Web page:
Earlier this week, Amy Schumer made headlines when she called out Glamour magazine for featuring her in their “plus-size” special edition issue, alongside Melissa McCarthy, Adele, Ashley Graham, and other noteworthy female celebs. But Schumer, a self-proclaimed size 6-8, felt that including her name on a “plus-sized” list gave women and girls around the world a skewed perception of what a plus-size body really and truly looks like. And she was not happy about it.
While Glamour editor-in-chief Cindy Leive quickly took to Twitter to explain that Schumer was only featured because of her “longtime message of body positivity,” the damage had already been done and the heated debate around what the term “plus-size” implies had been reignited.
And now, Jennifer Lawrence is adding even more to that dialogue with her latest interview, featured in the May issue of Harper’s BAZAAR, in which she sounds off about the impossible pressures of body image and the Hollywood ideal.
“I would like us to make a new normal-body type,” she tells Harper’s BAZAAR. “Everybody says, ‘We love that there is somebody with a normal body!’ And I’m like, ‘I don’t feel like I have a normal body.’ I do Pilates every day. I eat, but I work out a lot more than a normal person. I think we’ve gotten so used to underweight that when you are a normal weight it’s like, ‘Oh, my God, she’s curvy.'”
Yes, yes to everything she is saying. Yes to changing the perception of what it means to be healthy. Yes to saying “Damn, she looks great” and also acknowledging the daily work she puts into getting there. Yes to not defining one woman’s body by the ideal set by another.
Of course, this isn’t the first time the star has weighed in on the matter — she’s practically become a voice of reason about body image in Hollywood over the last few years. Just consider a few of her more infamous soundbites:
“I’d rather look chubby on screen and like a person in real life.” — December 2012
“In Hollywood, I’m obese. I’m considered a fat actress, I’m Val Kilmer in that one picture on the beach.” — November 2012
“I’m never going to starve myself for a part. I don’t want little girls to be like, “Oh, I want to look like Katniss, so I’m going to skip dinner!'” — November 2012
“If anybody even tries to whisper the word ‘diet,’ I’m like, “You can go f- yourself.” — October 2013
“YES!” we cried, after reading each one. “Finally an actress who gets it! She’s awkward and eats cheeseburgers and hates going to the gym — she’s normal!”
But really, when we are calling Jennifer Lawrence’s body “normal,” we are really saying that this is what we all look like. This is what the average woman looks like. This is what everyone can look like with just bare-minimum effort. And the reality is that to look like Jennifer Lawrence? Well, it’s not easy. It’s not easy at all — and she knows it better than anyone. She’s just finally willing to really admit it in black and white.
The average American woman is a size 14. Which means that the average American woman teeters right there on that ledge, just a handful of pounds away from — gasp! — plus-size territory. Often living in dread, or even fear, of the day when she might have to wander into that section of the store where the “fat” ladies go. The Plus-Size Section. Or worse, leave behind her favorite stores entirely to shop at ones that “cater” to her “size.”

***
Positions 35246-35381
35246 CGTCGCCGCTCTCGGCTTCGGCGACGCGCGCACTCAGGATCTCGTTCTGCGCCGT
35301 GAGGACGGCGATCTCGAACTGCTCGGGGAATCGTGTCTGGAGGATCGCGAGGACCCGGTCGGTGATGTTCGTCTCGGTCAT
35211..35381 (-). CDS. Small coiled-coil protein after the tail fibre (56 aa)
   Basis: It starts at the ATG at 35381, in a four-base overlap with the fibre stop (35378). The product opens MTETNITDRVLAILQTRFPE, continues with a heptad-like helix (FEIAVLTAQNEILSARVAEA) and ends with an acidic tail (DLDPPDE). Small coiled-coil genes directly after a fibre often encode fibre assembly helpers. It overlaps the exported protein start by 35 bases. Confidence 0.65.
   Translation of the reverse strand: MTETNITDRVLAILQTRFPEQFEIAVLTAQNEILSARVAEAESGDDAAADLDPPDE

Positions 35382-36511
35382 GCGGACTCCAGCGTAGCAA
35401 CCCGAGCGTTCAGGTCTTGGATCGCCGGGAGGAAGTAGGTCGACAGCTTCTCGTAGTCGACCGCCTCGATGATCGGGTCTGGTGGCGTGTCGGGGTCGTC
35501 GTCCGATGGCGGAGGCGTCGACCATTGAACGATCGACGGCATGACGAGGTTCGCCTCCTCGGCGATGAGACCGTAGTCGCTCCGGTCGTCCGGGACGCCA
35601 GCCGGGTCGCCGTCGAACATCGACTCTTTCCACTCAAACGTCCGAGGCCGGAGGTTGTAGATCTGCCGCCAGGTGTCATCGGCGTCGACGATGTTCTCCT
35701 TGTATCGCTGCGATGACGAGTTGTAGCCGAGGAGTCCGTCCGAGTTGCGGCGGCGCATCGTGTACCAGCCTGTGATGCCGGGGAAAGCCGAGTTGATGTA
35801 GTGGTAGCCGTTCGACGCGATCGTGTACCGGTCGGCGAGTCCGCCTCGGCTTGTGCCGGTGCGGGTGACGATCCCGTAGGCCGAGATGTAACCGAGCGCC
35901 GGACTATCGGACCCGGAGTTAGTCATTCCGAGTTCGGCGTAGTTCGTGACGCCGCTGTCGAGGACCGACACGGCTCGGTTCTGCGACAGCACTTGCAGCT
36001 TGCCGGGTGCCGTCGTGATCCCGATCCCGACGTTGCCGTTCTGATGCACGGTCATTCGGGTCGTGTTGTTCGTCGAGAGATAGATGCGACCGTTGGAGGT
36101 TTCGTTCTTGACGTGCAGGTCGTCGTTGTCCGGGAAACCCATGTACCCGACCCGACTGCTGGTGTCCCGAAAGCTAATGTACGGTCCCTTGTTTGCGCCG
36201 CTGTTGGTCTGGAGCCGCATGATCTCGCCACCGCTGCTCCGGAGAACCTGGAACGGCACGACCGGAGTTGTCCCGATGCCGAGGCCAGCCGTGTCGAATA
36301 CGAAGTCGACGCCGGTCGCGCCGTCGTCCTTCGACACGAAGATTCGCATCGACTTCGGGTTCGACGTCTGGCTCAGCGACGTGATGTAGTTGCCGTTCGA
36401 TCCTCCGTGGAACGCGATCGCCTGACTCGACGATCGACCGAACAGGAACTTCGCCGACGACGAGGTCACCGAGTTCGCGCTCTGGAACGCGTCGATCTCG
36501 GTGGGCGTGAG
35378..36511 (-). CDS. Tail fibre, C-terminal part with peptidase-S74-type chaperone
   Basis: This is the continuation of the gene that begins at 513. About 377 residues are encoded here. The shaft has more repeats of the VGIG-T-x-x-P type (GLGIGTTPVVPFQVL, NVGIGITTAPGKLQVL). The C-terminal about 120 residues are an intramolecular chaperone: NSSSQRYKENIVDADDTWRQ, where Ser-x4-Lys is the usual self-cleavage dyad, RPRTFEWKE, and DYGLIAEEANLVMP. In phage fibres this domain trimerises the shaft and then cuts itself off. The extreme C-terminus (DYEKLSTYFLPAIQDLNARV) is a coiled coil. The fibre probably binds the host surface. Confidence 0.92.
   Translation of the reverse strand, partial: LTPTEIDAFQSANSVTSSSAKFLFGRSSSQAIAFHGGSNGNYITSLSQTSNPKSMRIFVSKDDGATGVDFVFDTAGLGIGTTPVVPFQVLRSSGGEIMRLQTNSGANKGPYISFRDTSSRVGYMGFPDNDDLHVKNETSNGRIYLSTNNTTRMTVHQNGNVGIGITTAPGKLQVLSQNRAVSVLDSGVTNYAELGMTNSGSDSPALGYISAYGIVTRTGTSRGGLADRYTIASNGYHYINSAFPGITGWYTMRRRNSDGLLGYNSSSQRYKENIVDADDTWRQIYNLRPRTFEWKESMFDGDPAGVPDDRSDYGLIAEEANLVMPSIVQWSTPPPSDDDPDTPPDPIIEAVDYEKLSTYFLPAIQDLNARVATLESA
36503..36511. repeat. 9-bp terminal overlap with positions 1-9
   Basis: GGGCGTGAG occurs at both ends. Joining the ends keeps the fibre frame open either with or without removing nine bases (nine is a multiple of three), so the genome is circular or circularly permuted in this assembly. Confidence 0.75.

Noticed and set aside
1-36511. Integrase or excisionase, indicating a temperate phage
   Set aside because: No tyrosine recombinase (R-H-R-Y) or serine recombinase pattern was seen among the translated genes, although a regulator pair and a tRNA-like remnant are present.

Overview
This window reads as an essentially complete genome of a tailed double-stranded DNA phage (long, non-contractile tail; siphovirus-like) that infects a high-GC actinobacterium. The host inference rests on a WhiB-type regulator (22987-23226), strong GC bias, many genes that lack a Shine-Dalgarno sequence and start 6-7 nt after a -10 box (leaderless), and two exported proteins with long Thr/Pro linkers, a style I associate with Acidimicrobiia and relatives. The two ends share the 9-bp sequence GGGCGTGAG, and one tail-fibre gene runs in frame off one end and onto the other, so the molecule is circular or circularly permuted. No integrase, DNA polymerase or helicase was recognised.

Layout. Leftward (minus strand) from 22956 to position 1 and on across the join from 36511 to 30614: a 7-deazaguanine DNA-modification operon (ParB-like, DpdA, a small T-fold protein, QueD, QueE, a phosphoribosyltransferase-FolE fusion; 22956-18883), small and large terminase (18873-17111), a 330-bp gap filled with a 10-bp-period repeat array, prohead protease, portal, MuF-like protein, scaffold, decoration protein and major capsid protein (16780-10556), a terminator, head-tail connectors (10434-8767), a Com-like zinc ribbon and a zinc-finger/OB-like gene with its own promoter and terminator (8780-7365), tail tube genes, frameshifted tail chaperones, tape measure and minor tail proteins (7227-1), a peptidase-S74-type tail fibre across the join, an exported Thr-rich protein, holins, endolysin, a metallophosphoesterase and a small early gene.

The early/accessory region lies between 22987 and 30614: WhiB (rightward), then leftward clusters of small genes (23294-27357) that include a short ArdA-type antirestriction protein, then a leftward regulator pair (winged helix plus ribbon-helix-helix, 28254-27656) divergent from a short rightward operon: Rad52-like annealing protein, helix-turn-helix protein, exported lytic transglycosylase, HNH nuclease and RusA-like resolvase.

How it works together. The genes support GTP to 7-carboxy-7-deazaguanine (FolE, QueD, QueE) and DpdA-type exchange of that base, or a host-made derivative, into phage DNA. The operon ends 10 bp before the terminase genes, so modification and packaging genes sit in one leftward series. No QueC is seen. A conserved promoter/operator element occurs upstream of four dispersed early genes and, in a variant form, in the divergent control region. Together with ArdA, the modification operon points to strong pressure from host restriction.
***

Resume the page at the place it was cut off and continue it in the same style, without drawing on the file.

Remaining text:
And you know what? It’s bullshit. It really is. It’s time to redefine what it means to have a “normal” body. It’s time we look at ourselves and say “this is my normal.” It may not be Jennifer Lawrence’s normal. It may not be Gisele’s normal. It may not be your best friend’s normal or your coworker’s normal or that woman you just passed on the street’s normal. But it is normal — because it’s happening within your skin right now.
It’s time we get behind women like Adele and Melissa McCarthy and Ashley Graham who are redefining beauty, not just with their words but with their actions; with their success and their clothing lines and their refusal to bend to anyone else’s will.
But it’s also time to embrace the women on the other end of the spectrum, too. The ones who starve themselves to feel perfect. The ones, like Jennifer Lawrence, who hit the gym every day in an effort to work off the late-night cheese fries. And yes, even the ones who were blessed with incredible genes but fight other internal up-hill battles.
Because as with anything else, we cannot support one woman without supporting all women. A size-0 woman is not the natural born enemy of a size-18 woman, and we need to stop viewing her as such.
I can’t help but sit here and ask myself, what if our clothing sizes really were just that — clothing sizes? What if whatever size you were merely indicated what piece of clothing you would fit into? It was no measure of your beauty. It was no measure of your worth. It offered no one any opportunity to categorize or demean or banish you to the far reaches of society. It was merely a number to help guide you to find the perfect article of clothing to accentuate your body just right, to make you feel your best. Wouldn’t that be nice?
Look, what happens within the confines of your skin is your business. But how society makes you feel as you walk down the street? Well that’s the shared responsibility of all of humankind. And we need to honor that.More On